Offering sufficient training and education to healthcare workers (HCWs) on pandemic preparedness is crucial for enhancing their experience, knowledge, skills, and overall mental well-being during such challenging periods [14]. Additionally, gauging nurses’ current knowledge, perceptions, and training needs related to monkeypox is essential to mount an informed public health response. Any readiness gaps that exist may compromise the early detection and care for pediatric monkeypox cases. Understanding factors that may influence nurses’ outbreak preparedness can also help improve their preparedness [15].

According to cross sectional study at Saudi Arabia by Sobaikhi et al. [16] who stated that studied health care worker had low knowledge about Monkeypox. According to a national cross-sectional survey conducted by Ajman et al. [17], about half of the Health Care Workers (HCWs) included in the study expressed more significant concerns about Monkeypox disease compared to COVID-19. This heightened concern was particularly notable in relation to the potential progression of Monkeypox into a new pandemic. Additionally, a recent study by Temsah et al. [18] found that approximately 62% of the general population shared greater apprehension about Monkeypox Virus (MPXV) in comparison to COVID-19.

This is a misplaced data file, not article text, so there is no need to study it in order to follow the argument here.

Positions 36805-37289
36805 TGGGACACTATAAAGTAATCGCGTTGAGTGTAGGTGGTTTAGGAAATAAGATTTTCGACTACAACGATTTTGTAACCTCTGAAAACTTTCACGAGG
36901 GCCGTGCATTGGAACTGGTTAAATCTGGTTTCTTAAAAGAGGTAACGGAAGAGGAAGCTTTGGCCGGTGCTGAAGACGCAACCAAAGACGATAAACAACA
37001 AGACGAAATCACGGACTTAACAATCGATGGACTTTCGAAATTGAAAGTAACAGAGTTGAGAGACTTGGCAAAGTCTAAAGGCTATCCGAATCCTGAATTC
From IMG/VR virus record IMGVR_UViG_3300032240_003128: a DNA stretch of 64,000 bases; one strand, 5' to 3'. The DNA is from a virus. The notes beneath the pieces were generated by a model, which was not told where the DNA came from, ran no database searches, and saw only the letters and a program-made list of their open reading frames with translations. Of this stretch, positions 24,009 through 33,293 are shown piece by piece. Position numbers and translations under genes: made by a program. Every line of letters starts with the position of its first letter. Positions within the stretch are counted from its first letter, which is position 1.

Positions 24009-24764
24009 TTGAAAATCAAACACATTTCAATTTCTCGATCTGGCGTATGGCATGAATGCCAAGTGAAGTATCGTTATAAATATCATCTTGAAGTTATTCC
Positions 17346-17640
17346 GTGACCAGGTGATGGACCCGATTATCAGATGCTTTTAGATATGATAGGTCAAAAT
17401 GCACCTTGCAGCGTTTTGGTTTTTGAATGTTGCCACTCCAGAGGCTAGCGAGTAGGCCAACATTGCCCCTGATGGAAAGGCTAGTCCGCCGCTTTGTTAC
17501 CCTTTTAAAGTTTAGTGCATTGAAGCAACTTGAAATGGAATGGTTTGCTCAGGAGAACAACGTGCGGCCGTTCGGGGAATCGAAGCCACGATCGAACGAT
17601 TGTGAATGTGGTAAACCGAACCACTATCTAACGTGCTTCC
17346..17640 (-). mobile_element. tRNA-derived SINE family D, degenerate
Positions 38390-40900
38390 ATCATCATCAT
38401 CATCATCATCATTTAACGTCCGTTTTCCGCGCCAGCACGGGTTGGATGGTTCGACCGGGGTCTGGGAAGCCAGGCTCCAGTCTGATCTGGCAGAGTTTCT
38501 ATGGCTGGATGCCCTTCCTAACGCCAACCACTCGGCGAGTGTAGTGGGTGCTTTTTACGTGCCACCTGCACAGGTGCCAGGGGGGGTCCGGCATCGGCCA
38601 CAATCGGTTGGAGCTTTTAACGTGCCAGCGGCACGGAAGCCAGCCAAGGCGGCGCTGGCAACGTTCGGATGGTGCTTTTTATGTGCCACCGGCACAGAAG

Nurses have a role to play in identifying patients who have been infected, ensuring proper testing, providing care, and advocating to prevent stigmatization [19]. The nursing management principles of monkeypox pediatric patients should include child isolation and protection of mucous membranes and compromised skin. Due to the loss of appetite and dehydration in the infected child, the nurse is responsible for rehydrating and providing nutritional support, checking vital signs, closely monitoring, and observing for complications [20]. Additionally, nurses must employ the highest level of personal protective equipment (PPE) when caring for children with suspected or confirmed monkeypox [21]. According to the aforementioned roles and responsibilities of nurses during monkeypox, and because of the lack of information regarding nurses’ preparedness for monkeypox, specifically for those who provide care to children, this study aims to explore pediatric nurses’ preparedness for a monkeypox outbreak and their stress during this outbreak in Egypt. Additionally, the study aims to examine pediatric nurses’ level of stress while taking care of children during a monkeypox outbreak.

The overarching aim of this study is to investigate the preparedness of pediatric nurses in Egypt to respond effectively to a potential Monkeypox outbreak. This research seeks to assess the stress, and readiness of pediatric nurses in handling Monkeypox cases, examining their level of preparedness through a comprehensive exploration of training, protocols, and available resources. The aim of this study, outlined through specific objectives, is to investigate the psychological impact of a Monkeypox outbreak on pediatric nurses, including stress levels and to assess the factors affecting their readiness and preparedness to monkeypox outbreak.

Materials and methods

Study design and setting